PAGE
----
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No 37, March 98

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Once again it is the time of year when academics start their annual cycle of new students and the pleasures and difficulties that are part of academia in Australia in the 1990’s. I thought that I had managed to vent all my frustration with the granting bodies in this country in the last Newsletter. All ARC and NH&MRC grants should have been submitted by this time. But just when I believed that I had seen the worst of bureaucratic incompetence, the NH&MRC has invented GrantNet - a scheme devised to take advantage of the modern communication miracle, the Internet. Simply put, the system does not work. The computers and communications are inadequate and the protocols are too full of mistakes to count. What went wrong? The NH&MRC says the system was tested. It was. It was so bad that proper testing was impossible. Despite this, it was released on an unsuspecting public. This farce has cost each applicant hundreds of wasted hours.

Now for the good news. The joint meeting of the Lorne Protein Structure and Function Workshop and the Protein Society held last month in the beautiful resort on the Great Ocean Road was a great success for Australian science, and crystallography in particular. Only ten years ago the unveiling of a new protein structure by an Australian group was a major event. This year’s meeting saw the release of seven new structures by the six Australian laboratories some of which had to be "relegated" to the poster sessions. Although it is difficult to choose a single structure for special mention, the work of Tom Garrett at the Biomolecular Research Institute on the insulin-like growth factor receptor was outstanding. The structure itself culminates years of work by a large team of molecular biologists and protein chemists lead by Colin Ward which ultimately produced the form of the protein that yielded crystals diffracting to reasonably high resolution. The actual structure analysis was in relative terms a straightforward exercise. The important conclusion from the work is that the funding of protein crystallography needs to relate to the selection of important biological problems and the production of pure proteins not simply the structure analysis itself. Recent articles in Nature Structural Biology (5(1), 11-13, 1998) discuss this point with regard to funding in the United States.

On a final note, the second circular for the forthcoming AsCA meeting to be held in Malaysia from October 13-15 will be available shortly on the Web and will be sent to those who requested a printed copy. The SCA will assist student travel for this meeting. Please alert your colleagues so that Australia is well represented.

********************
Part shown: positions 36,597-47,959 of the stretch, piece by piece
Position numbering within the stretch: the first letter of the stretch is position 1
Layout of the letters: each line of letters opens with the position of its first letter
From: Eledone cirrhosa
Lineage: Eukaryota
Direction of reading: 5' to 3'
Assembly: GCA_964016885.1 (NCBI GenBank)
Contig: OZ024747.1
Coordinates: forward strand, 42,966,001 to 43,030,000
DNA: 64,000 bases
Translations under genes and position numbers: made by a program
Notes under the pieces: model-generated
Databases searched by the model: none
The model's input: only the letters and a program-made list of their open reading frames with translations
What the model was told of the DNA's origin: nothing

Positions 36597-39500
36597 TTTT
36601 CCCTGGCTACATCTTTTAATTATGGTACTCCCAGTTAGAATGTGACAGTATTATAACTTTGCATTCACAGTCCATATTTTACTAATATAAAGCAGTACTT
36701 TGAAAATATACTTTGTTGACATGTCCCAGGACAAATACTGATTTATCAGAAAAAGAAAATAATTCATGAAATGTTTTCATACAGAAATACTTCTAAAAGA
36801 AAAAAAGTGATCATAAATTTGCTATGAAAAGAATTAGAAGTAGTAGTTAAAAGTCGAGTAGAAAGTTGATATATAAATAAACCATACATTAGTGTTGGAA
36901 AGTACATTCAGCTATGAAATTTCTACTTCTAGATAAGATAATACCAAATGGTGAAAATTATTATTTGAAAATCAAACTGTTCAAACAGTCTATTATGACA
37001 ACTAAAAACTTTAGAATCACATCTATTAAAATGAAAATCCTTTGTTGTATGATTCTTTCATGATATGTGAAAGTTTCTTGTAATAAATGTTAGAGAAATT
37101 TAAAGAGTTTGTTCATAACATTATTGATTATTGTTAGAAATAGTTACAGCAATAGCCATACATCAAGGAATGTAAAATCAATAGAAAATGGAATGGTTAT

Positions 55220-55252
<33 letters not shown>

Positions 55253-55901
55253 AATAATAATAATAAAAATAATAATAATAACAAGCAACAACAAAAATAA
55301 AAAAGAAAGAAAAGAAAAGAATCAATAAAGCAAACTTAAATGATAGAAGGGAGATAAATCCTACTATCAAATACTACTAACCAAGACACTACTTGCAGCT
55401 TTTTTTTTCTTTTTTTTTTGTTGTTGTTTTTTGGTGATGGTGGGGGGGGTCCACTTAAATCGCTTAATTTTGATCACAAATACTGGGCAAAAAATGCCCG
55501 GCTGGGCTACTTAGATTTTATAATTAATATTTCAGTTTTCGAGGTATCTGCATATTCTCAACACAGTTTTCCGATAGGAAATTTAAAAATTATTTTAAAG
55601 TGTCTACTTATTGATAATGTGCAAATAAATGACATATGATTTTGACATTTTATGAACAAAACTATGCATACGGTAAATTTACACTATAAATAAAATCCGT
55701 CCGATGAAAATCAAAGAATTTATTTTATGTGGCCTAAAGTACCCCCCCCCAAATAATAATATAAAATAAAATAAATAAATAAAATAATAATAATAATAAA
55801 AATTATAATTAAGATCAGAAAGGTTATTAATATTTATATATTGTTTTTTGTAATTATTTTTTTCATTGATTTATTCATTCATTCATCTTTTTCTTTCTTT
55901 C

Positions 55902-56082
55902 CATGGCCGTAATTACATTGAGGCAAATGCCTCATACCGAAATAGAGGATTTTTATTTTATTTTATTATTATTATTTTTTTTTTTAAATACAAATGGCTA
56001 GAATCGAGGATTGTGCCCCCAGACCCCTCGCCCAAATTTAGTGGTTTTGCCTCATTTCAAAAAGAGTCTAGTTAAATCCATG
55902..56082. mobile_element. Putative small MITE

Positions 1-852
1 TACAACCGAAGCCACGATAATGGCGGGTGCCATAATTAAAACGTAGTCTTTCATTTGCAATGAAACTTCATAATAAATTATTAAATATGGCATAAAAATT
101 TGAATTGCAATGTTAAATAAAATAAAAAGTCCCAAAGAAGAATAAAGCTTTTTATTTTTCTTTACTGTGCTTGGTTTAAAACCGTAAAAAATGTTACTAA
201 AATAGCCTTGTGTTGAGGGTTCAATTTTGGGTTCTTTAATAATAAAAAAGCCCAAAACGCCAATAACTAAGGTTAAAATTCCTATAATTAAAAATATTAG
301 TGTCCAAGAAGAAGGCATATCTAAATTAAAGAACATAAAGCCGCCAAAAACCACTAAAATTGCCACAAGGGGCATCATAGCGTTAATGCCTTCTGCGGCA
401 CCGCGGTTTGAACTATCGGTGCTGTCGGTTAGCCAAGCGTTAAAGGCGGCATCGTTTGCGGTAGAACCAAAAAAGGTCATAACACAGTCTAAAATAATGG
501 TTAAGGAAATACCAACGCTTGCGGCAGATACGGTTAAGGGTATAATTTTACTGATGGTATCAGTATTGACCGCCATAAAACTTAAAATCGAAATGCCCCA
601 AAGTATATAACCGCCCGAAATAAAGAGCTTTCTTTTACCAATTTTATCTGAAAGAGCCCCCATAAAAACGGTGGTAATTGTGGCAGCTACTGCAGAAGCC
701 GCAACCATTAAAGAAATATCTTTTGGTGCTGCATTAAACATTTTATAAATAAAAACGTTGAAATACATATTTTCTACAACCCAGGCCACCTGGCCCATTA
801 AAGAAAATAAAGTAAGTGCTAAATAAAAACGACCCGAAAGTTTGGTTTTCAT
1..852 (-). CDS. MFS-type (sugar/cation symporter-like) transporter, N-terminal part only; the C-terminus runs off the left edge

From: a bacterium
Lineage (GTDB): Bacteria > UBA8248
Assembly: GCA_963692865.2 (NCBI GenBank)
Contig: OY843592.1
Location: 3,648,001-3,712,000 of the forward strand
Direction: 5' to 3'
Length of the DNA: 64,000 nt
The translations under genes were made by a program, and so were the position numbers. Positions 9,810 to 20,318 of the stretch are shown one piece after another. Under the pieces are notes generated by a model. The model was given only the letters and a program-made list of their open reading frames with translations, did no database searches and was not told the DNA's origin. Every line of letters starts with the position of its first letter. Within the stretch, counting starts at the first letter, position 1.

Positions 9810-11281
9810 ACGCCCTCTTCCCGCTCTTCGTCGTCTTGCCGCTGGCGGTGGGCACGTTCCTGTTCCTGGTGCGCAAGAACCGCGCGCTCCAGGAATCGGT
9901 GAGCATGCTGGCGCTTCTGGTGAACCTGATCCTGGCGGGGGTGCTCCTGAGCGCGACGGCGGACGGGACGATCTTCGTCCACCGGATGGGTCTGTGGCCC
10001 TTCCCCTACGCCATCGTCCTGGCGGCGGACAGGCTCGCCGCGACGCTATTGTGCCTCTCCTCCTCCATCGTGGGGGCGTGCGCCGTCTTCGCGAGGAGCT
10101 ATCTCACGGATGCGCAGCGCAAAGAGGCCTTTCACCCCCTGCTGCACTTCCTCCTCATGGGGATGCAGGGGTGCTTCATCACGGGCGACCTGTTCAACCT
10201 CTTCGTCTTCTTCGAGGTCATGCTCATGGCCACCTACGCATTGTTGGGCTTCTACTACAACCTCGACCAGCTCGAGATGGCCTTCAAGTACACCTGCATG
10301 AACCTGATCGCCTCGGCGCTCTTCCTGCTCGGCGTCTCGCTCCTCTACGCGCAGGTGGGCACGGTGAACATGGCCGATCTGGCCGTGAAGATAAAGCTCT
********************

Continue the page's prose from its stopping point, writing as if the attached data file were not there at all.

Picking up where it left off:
Mitchell Guss


The continuing growth of biological crystallography has seen the emergence of another new macromolecular crystallography laboratory, this time at the University of Auckland. This follows the appointment of Ted Baker as Professor of Structural Biology. With three academic staff, Ted Baker, Peter Metcalf (ex-European Molecular Biology Laboratory) and Clyde Smith (ex-Massey University and University of Wisconsin), together with Heather Baker and some 8-10 other researchers, it will provide further opportunities for Postdoctoral Fellows and graduate students in Australasia. Current projects include proteins involved in bacterial virulence, heat-stable enzymes, binding and transport proteins, GTP- and ATP-dependent enzymes, and several potential drug design candidates.

The new laboratory is housed in the School of Biological Sciences, but has feet in both Biological Sciences and Chemistry. Equipment is centred around a Rigaku RU-300 rotating anode generator with two Mar-345 image plate detectors, and a suite of SGI workstations. Rumour also has it that with several macromolecular crystallography groups now in the "Shaky Isles", summit meetings may be held on the ski-fields of Mount Ruapehu.

Ted Baker


October 13-15, 1998

Bangi, Malaysia

Call for applications for the ‘E.N. (Ted) Maslen 1987 Studentships and Scholarships’

The Council of the Society of Crystallographers in Australia is calling for applications from postgraduate students of crystallography for the ‘E.N. (Ted) Maslen 1987 Studentships and Scholarships’ to fund attendance at the Third Meeting of the Asian Crystallographic Association to be held in Bangi in the state of Selangor, Malaysia, from October 13-15, 1998.

Details of the Congress are available on the WWW at the address: http://telperion.otago.ac.nz:800/rweavers/ ASCA/asca98.htm.

SCA student members from both Australia and New Zealand are invited to apply for the Scholarships, which will make a substantial contribution to the international travelling costs. Selections will be based upon merit, geographic distribution and previous and/or future opportunities of the candidates. As the SCA Council regards these awards as an important means of introducing young crystallographers to the international scientific community, students awarded Scholarships will be expected to make a presentation of their work at the meeting.

The method of application is straightforward, but a strict deadline will apply.

Method of Application

Postgraduate students applying for a ‘1987 Scholarship’ should forward to the Secretary the following:

· An abstract of the presentation sent, or to be sent, to the Congress Secretariat.

· A covering letter from the applicant’s supervisor providing a brief reference and verifying that the applicant is a bona fide student at the time of the meeting.

· An indication of what other funding may be available from the applicant’s own institution.

· An indication as to whether the applicant has previously received funding from the SCA.